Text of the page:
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Texas Takes Control of Houston Public Schools

January 21, 2020

Teachers unions and members of the HISD Board of Trustees, who were locally elected, oppose the state takeover, but the Texas Education Agency (TEA) is appointing a new superintendent and community board for the district.

Management of the Houston Independent School District (HISD) is now in state hands after a special accreditation investigation found district officials had violated a state open meeting law and had neglected academic achievement.

Officials at HISD, the seventh-largest public school district in the United States, with an enrollment of more than 200,000 students, violated the law in question by making decisions in nonpublic meetings and failing to improve student performance in academically failing schools.

Teachers unions and members of the HISD Board of Trustees, who were locally elected, oppose the state takeover, but the Texas Education Agency (TEA) is appointing a new superintendent and community board for the district.

Texas Education Commissioner Mike Morath, who heads the TEA, sent a letter to HISD Board of Trustees President Diana Davila and District Superintendent Grenita Lathan informing them TEA will appoint a board of managers to govern the district.

The letter described the decision as relating to “the results of the Special Accreditation Investigation, the lowered accreditation status, the unacceptable performance of a district campus, and the length of the conservator appointment.”

Big Districts, Big Problems

Historically, the largest school districts in the country do not produce successful outcomes and are often plagued by deficiencies, says Aaron Smith, director of education reform at the Reason Foundation.

“Problems are often magnified in large urban school districts,” Smith said. “For instance, most districts in the United States severely limit school leader autonomy over spending decisions. In fact, in a typical district, principals only control about 8 percent of operating dollars, with most decisions being made by district officials who are far removed from classrooms.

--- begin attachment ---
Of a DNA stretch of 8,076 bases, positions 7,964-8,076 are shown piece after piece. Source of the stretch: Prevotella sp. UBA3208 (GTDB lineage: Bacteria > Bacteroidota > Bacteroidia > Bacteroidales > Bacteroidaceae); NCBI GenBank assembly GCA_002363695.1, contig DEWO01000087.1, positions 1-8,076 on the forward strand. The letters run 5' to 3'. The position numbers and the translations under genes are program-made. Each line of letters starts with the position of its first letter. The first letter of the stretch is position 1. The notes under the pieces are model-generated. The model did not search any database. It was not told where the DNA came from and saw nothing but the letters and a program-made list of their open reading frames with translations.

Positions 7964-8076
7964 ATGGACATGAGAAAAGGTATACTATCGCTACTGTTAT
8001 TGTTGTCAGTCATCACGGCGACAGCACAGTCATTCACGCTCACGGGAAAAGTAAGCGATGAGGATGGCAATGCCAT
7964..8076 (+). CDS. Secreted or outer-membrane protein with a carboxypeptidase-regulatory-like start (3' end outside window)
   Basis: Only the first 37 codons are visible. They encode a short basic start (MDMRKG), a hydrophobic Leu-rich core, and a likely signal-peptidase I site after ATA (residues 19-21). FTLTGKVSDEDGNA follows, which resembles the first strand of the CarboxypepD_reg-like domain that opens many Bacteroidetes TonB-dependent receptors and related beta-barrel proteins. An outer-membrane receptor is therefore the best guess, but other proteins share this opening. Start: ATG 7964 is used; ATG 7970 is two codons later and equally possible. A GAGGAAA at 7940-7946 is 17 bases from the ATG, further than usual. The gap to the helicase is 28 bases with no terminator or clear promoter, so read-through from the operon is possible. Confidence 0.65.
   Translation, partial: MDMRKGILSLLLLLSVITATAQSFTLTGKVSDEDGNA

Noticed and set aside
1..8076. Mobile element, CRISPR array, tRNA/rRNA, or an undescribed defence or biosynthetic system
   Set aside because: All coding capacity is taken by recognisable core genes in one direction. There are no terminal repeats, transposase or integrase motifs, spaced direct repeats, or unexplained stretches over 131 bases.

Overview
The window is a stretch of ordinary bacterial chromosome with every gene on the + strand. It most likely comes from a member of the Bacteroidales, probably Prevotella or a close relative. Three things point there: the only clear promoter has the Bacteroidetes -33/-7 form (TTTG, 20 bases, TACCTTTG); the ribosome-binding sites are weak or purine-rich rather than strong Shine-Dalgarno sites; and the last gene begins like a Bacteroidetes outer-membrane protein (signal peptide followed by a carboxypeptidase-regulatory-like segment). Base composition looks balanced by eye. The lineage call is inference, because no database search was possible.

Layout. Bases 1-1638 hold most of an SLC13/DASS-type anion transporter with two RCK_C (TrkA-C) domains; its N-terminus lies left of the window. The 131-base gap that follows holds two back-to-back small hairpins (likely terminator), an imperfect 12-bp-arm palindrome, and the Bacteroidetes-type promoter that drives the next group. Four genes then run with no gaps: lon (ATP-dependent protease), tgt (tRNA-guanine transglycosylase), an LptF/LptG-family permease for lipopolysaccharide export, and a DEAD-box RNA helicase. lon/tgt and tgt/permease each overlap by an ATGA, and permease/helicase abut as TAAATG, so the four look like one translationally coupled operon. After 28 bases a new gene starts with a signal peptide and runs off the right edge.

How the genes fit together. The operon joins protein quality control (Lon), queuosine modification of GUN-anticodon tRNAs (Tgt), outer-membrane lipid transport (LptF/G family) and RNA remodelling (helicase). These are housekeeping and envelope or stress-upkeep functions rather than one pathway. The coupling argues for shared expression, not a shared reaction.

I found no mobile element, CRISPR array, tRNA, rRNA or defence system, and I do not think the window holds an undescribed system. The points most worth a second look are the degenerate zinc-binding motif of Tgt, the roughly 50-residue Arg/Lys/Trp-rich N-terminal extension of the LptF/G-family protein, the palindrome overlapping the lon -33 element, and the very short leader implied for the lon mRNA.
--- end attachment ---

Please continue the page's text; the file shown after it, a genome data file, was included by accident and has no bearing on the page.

“In a large district, this means officials are making decisions for 200,000 students,” Smith said. “As a result, education spending doesn’t always align with the student needs, and school leaders aren’t given the freedom to innovate. Similarly, many families aren’t given options when their zoned public school isn’t working.”

Districts ‘Politically Drawn’

If you look at the 100 largest school districts in the country, not one of them is doing a good job, says former Texas state Rep. Kent Grusendorf (R-Arlington), a former chairman of the Public Education Committee of the Texas House of Representatives.

“That should tell us something about the system,” Grusendorf said.

Local school districts are political bodies, which diverts attention from the educational purpose of government schools, Grusendorf says.

“The real problem is the politically drawn nature of the system and the structure of the system itself,” Grusendorf said. “Markets work; governments grow a bureaucracy.

“Until the public wakes up and realizes this, we’re going to have failing school systems and millions of kids falling through the cracks,” Grusendorf said.

Calls for Choice

Free-market drivers, increased choice options, and state-supported choice initiatives have been increasingly utilized in school districts in recent years, but most of these options are dependent on state law, Smith says.

“States and school districts should pursue reforms that put parents, principals, and communities in the driver’s seat,” Smith said. “The best way to do this is to fund students fairly, give principals autonomy over spending decisions, and empower parents to hold schools directly accountable for results via policies such as open enrollment, charters, and [education savings accounts].”

The government should give parents and taxpayers some options, Grusendorf says.

“If you go to a system that’s failing kids, let people walk with their feet and vote with their feet,” Grusendorf said. “Let them go to a different school. If the school is not doing what’s good for you, you should have the option to go to another school. Open up options, open up alternatives, because parents should have the option.

“You don’t do that with an elected school board; you do that with choice,” Grusendorf said.

‘An Ongoing Problem’

The HISD was awarded a “B” rating overall on state accountability report cards, despite poor academic performance exemplified by Wheatley High School, which has a chronic “F” rating. In his letter to the district leaders, Morath announced he was lowering HISD’s rating to “Accredited-Warned,” which allows him to take over the district.

“Interestingly, HISD compares favorably to many of its large urban peers and has done some innovative things in the past,” Smith said. “While it’s true their dysfunctional board has failed to address underperforming schools, state takeovers tend to have little effect on student achievement.”

A top-down approach is not going to work with these big school districts, Grusendorf says.

“This has been an ongoing problem for decades,” Grusendorf said. “We’ve designed the system to allow that to happen.”

Ashley Bateman (bateman.ae@googlemail.com) writes from Alexandria, Virginia.